I used to know this girl, years ago. We were in love with each other. We never talked about it, we never said a word, but we both knew: we were in love with each other. You could just tell.
We both had steady “significant others” at the time. Well, I did. I think she did, but maybe not. I can’t remember. This was years ago, back in film school, and because we were working on the same movie we spent a lot of time together. A lot of time together. Much more than we spent with our “significant others.”
Don’t worry, nothing happened between us.
Well, that’s not exactly true. Nothing physical happened (I’m not a jerk), but it didn’t have to. We were in love, and in the best possible way. “Best possible” because, well, we didn’t have to live up to anything. Nothing was going to happen between us. There was no chance. Nothing could possibly happen. And that was the beauty of it.
Nothing physical happened, but sometimes the physical stuff is the least important.
It was like high school. On the set we could share knowing smiles, make secret eye contact, or just sit together alone silently during breaks. Falling in love is so easy – every raised eyebrow is a valentine, every smile is electric, each eye contact a caress. Everybody could see us, everybody knew. Or maybe they didn’t, I don’t know. It sure felt like it then. It felt great.
And then we didn’t have to go home to each other. We never had a chance, so we never had to live up to anything. We could be perfect – all potential, no obligation. I could flash a devil smile of promise but never had to deliver anything. All ambition, no reality. No gravity. I was a genius because I said I was, because I acted like one, because she believed I was – because I believed I was.
I was a genius because I never had to prove that I was.
All we shared was our best – funny, charming, lovable – because that’s all we could share: the make-believe. It seems like too often our “significant others” get only the worst: the reality, the having to prove, day-in, day-out, who we are. You know, the crap. I don’t know about you, but my killer devil smile doesn’t get too much mileage in the real world.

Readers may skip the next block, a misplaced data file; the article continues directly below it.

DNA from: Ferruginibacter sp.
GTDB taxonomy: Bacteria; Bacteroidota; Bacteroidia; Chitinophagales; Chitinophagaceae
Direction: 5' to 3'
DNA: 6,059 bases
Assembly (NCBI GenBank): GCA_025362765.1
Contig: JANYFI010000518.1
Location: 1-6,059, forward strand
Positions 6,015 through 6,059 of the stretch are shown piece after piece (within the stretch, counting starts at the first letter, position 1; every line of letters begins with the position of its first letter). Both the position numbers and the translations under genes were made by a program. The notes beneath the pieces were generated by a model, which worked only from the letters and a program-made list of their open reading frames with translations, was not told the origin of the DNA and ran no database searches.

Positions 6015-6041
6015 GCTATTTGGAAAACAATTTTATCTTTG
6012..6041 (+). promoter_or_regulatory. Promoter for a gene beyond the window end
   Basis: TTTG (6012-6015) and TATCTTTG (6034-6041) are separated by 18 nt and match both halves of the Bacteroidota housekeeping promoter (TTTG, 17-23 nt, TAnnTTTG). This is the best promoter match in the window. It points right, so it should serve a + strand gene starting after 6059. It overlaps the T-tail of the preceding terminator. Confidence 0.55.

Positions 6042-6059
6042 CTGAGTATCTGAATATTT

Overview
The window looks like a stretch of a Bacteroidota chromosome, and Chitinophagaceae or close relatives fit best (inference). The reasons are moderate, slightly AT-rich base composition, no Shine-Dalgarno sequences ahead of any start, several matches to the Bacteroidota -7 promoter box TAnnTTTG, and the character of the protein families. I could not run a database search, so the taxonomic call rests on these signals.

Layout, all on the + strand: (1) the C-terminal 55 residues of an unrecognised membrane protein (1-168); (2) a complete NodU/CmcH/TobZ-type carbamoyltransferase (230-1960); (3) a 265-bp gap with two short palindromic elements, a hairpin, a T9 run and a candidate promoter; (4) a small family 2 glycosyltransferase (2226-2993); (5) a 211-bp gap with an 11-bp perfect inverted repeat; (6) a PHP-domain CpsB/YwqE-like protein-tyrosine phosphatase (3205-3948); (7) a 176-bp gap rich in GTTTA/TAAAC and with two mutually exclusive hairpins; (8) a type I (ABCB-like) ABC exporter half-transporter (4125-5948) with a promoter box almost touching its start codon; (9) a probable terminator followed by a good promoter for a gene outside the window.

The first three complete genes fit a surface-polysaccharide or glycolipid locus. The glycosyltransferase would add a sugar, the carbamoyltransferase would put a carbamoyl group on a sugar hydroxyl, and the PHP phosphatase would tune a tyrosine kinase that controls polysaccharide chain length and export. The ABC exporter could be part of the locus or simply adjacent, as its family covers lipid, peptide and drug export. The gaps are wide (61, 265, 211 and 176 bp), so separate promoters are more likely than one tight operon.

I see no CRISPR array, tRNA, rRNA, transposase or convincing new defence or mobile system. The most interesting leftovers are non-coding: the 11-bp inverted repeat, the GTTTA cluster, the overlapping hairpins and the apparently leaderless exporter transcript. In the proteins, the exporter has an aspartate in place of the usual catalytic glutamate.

And I’m not just talking about the people in our real-world lives, I’m talking about our “art” and our passions, too. Our ambitions. It’s easy to be a genius when you’re young and naive and you tell yourself you’re a genius: you just get up and do it, because you don’t know any better. Magic happens because you let it happen. You believe it is possible, so therefore it is. You don’t have to prove anything because you don’t recognize even that obligation. If you wrote something, it was genius. It just was. End of story.
But then you grow up. And before you know it, it’s hard to see anything but the obligation. Is this any good? Can I sell this? How bad does this suck?
It’s not really “negativity” I’m talking about, it’s not about “just think positive,” it’s bigger than that. It’s about, I don’t know, how do I put it… ambition? Magic? Self-delusion? No, it’s about one thing:
Confidence. It’s about confidence.
It’s about the work being good and energetic because you believe it is and that makes it – magically – get better. How could it dare not be good? It’s about that girl being in love with you because you’re being you, because you are loveable, and that makes you more loveable because that makes you even more “you” than you can usually dare to be. And it’s about you knowing this but not needing it – not needing anything at all. It’s about you knowing this so well you don’t even have to dream about living up to anything. You wouldn’t even conceive of the idea of having to live up to anything, not in a million years.
I haven’t seen her in years, which is the perfect end to the story.
I’ll never forget her. Or my devil smile.